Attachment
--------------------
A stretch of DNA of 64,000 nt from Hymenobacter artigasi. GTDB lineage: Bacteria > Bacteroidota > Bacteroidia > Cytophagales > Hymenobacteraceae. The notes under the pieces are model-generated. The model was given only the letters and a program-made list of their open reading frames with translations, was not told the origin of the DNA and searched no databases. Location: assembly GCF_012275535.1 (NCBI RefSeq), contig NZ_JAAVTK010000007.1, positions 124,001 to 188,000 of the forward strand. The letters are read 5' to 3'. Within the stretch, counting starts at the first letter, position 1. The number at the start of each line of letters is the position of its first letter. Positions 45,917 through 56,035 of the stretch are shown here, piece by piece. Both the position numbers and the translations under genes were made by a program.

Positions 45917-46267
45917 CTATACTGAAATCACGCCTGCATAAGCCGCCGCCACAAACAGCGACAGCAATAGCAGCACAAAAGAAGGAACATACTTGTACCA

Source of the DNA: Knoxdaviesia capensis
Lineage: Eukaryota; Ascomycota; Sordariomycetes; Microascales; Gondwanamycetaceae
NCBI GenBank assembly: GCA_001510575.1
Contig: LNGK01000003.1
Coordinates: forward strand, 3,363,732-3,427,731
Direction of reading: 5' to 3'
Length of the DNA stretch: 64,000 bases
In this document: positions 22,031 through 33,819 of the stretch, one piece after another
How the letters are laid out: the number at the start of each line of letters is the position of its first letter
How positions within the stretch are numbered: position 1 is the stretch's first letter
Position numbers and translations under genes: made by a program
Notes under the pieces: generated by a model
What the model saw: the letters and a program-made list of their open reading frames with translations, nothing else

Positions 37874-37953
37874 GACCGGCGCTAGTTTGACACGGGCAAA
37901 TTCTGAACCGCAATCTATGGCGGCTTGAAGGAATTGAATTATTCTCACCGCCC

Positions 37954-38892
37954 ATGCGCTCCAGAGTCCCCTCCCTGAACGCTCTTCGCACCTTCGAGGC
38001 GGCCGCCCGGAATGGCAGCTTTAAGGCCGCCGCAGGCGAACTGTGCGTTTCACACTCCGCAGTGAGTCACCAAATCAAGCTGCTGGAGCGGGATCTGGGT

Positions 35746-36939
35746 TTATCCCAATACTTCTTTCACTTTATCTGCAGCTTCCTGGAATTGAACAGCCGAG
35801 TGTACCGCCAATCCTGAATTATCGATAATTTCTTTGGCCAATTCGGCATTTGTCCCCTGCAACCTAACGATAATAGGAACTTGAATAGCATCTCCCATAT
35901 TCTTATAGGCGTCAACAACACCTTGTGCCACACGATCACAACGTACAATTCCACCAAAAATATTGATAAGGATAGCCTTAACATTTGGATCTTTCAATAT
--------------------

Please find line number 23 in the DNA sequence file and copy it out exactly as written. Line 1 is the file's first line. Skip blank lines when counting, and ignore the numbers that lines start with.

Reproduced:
Positions 35746-36939